[Retros] Fwd: [itaprob] computers

pastmaker at aol.com pastmaker at aol.com
Fri Apr 18 16:35:16 EDT 2008

I haven't played forward in a while, but in the Harston composition, should the unit on c6 be a Black Pawn rather than a bishop?

Tom Volet

-----Original Message-----
From: Richard Stanley <rstan at math.mit.edu>
To: mvalg at velucchi.it
Cc: retros at janko.at
Sent: Thu, 17 Apr 2008 9:58 pm
Subject: Re: [Retros] Fwd: [itaprob] computers


> someone just wrote to me:


> > There are many chess problems

> > that are totally impossible for computers, but human can solve those.

> > Seeing beutiful things are not possible for computers, but human

> > can realize those - by seeing brightness/light. You cannot make as

> > complicated computer-program as your brains are.


> is it true ?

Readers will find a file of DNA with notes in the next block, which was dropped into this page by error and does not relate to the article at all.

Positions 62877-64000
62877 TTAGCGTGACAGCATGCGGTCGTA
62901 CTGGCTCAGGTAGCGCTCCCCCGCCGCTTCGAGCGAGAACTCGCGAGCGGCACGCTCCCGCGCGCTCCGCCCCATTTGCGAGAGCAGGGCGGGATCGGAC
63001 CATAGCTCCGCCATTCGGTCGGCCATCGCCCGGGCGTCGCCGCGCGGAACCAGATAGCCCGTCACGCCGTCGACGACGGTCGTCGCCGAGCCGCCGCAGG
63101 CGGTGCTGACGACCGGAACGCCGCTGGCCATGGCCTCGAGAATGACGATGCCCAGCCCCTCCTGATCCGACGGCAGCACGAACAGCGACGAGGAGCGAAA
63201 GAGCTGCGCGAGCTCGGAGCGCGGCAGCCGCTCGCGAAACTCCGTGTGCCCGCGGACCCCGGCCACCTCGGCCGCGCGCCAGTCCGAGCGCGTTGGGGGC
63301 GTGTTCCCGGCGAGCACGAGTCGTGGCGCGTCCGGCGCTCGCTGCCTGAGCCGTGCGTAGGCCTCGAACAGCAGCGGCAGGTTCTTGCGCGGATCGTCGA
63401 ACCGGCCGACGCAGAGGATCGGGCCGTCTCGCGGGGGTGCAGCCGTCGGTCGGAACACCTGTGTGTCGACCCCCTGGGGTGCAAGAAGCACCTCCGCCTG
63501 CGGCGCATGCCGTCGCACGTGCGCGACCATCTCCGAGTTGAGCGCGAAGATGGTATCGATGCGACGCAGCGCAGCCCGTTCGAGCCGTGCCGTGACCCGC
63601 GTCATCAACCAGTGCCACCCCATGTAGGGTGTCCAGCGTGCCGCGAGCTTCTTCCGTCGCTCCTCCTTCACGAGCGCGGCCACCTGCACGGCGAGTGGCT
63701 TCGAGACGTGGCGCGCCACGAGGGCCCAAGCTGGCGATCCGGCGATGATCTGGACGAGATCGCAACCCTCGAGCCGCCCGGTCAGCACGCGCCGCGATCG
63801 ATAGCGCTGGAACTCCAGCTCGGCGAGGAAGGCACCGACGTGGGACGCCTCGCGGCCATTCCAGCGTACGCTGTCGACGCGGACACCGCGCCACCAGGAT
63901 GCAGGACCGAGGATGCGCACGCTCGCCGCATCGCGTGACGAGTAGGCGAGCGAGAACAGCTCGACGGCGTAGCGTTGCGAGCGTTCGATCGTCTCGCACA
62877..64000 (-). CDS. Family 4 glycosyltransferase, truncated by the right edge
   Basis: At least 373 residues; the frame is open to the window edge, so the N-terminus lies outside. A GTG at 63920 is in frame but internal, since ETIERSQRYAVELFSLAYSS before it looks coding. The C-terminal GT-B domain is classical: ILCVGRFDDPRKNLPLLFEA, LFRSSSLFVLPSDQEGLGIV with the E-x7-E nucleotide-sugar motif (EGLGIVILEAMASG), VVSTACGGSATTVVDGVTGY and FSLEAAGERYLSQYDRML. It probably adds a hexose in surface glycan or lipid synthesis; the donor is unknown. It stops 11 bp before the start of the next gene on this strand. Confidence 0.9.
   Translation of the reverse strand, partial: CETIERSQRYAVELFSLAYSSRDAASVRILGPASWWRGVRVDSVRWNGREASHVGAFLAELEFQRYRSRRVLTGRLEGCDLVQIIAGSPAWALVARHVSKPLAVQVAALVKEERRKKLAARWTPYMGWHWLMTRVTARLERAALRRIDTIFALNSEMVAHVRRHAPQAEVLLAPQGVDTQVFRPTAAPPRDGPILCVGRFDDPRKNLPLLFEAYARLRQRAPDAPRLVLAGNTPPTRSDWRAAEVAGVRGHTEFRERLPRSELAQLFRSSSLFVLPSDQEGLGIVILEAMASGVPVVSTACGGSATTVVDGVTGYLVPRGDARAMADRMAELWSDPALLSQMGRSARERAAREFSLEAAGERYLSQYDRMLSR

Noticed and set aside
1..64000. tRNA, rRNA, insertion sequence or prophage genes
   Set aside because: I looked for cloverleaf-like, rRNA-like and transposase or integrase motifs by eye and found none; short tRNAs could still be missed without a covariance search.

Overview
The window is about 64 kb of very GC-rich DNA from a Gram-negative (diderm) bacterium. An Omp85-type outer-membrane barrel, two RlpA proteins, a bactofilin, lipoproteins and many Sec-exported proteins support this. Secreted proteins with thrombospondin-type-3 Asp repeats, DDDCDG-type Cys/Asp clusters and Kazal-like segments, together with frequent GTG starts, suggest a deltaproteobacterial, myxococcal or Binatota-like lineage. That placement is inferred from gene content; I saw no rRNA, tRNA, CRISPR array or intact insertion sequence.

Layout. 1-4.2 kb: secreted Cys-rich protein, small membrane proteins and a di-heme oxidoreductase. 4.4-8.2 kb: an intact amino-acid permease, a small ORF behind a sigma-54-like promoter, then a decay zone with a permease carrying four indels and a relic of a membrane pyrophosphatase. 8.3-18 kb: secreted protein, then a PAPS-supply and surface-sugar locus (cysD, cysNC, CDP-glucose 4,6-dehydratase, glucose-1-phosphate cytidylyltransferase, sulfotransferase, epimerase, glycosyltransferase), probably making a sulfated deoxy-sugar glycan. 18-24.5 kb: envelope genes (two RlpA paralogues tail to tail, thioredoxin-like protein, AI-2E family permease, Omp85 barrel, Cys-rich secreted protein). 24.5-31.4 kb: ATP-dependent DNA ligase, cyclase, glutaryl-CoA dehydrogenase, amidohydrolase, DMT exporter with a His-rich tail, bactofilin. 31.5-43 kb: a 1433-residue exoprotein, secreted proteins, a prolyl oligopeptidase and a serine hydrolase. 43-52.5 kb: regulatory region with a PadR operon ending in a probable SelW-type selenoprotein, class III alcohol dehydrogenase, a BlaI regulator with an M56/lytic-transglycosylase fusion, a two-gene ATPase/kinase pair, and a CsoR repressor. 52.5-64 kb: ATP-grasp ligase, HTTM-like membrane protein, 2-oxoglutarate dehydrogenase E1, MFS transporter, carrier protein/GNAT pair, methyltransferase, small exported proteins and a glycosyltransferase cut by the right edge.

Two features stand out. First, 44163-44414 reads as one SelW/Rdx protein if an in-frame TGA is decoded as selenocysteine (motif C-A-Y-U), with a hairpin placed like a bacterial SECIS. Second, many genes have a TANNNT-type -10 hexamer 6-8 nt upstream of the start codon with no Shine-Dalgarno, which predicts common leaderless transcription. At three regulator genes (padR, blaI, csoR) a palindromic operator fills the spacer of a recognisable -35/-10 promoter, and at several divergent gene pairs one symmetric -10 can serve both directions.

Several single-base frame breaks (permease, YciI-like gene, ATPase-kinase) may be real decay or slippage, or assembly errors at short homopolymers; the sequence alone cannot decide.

Good examples of such problems are "fortress problems."

W. Harston, New Scientist, 1999


White to play and draw

A reasonably good chess player can solve this problem in a few seconds
- just refuse to capture any Black pieces, and Black cannot break
through. However, the computer program Deep Thought, at that time
(1993) the world's best chess program, played 1.bxa5. This position is
discussed by Jane Seymore and David Norwood on page 25 of New
Scientist 139, #1889 (1993) in an article about the psychology and
intellectual abilities of good chess players, and by Roger Penrose on
page 104 of "The Large, the Small, and the Human Mind" in an essay
about the relationship of the mind to the physical world. Tim Krabbe
gives an example in item 223 of his "Open Chess Diary" of a fortress
position that occurred in an actual game played in 1951 which the
chess computer Shredder 7.04 had no difficulty analyzing.

Another fortress problem that requires a little foresight to set up

Anonymous, Zadachi i Etiudi, 1928


White to play and draw

I wonder how present-day computers would do on this problem.


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